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If A Pill Cuts HIV Infection Among Gays By 44-90%, Can We Call It A Wonder Drug?

The drug Truvada is being credited with slicing the HIV transmission rate among sexually active gay men by 44 percent, and possibly 90 percent. Wowza.

The startling results come from a study conducted in the U.S. (along with Brazil, Ecuador, Peru, South Africa, and Thailand) over nearly three years that ended in Dec. 2009, with 2,499 men who have sex with men (MSM) aged 18-67 and HIV-negative when the study began. Twenty-nine trans women were also part of the study, which had participants taking a daily dose of the drug, which is manufactured by Gilead Sciences.

Researchers found 100 new cases of HIV during the study, relays AFP, which notes, “Of those, 36 were recorded among the 1,251 participants given Truvada and 64 among the 1,248 who had been given a placebo, showing that the drug reduced the risk of infection by 43.8 percent, according to the authors of the study.” That rate climbs to 90 percent for men whose blood tests showed they took the pill every day as instructed, without missing doses It’s enough to have Anthony Fauci, the director of the National Institute of Allergy and Infectious Diseases, which sponsored the study, to call the results “significant,” adding, “Those who took the drug on 90 percent or more days had 72.8 percent fewer HIV infections.” Moreover, initial concerns that participants would use the study as an excuse to engage in riskier sex were quelled by the results: Participants increased condom usage and reported fewer sexual partners.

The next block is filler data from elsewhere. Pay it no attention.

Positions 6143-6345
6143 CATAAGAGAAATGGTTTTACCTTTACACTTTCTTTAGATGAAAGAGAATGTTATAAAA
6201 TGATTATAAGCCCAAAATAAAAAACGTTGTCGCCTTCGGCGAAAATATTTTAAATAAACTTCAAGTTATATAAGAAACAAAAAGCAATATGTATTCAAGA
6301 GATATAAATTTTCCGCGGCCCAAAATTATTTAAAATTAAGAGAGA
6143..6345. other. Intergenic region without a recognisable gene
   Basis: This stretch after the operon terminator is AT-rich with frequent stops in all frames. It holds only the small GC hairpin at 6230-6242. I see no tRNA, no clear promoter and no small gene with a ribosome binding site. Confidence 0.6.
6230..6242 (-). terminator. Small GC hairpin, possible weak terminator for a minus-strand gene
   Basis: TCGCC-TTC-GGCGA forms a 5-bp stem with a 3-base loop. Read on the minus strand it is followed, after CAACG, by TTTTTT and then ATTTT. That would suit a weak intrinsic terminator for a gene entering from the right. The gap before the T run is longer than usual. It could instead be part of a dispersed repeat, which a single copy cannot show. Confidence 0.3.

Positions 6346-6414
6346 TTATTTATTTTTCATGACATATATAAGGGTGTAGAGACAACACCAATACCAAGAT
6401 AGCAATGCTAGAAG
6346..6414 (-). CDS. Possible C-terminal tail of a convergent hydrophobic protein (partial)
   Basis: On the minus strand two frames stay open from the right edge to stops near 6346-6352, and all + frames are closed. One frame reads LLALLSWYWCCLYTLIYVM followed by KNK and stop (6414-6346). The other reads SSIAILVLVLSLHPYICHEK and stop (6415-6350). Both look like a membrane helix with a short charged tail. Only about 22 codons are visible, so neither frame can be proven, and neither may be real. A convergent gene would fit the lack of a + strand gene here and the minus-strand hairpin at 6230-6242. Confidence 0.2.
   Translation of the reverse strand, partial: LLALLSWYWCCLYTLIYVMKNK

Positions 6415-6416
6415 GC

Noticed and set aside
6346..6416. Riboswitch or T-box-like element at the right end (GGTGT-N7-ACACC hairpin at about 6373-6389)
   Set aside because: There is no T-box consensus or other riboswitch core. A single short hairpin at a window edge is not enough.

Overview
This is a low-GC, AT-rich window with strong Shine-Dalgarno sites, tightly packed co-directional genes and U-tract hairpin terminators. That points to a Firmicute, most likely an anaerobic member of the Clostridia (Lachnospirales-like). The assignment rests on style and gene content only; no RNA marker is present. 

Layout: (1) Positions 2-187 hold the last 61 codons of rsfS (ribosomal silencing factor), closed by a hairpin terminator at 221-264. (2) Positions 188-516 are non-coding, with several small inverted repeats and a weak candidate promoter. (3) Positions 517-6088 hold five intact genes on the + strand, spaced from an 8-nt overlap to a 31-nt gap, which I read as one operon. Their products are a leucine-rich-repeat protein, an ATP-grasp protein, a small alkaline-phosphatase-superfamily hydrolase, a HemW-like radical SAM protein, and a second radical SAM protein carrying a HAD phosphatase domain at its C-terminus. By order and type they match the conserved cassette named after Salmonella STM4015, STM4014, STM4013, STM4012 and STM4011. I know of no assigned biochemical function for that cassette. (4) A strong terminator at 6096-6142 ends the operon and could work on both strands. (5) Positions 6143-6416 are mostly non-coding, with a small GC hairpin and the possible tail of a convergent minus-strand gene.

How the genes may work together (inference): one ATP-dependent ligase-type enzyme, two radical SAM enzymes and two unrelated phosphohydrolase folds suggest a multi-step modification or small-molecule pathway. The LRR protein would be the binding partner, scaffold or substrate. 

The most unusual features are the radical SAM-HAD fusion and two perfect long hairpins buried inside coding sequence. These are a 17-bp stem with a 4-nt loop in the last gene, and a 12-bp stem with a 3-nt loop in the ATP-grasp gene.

That’s good news, considering the coincidental percentage of HIV-positive MSM living in major cities who don’t know they’re infected: 44 percent.

The results will be published in the November 25 issue of the New England Journal of Medicine.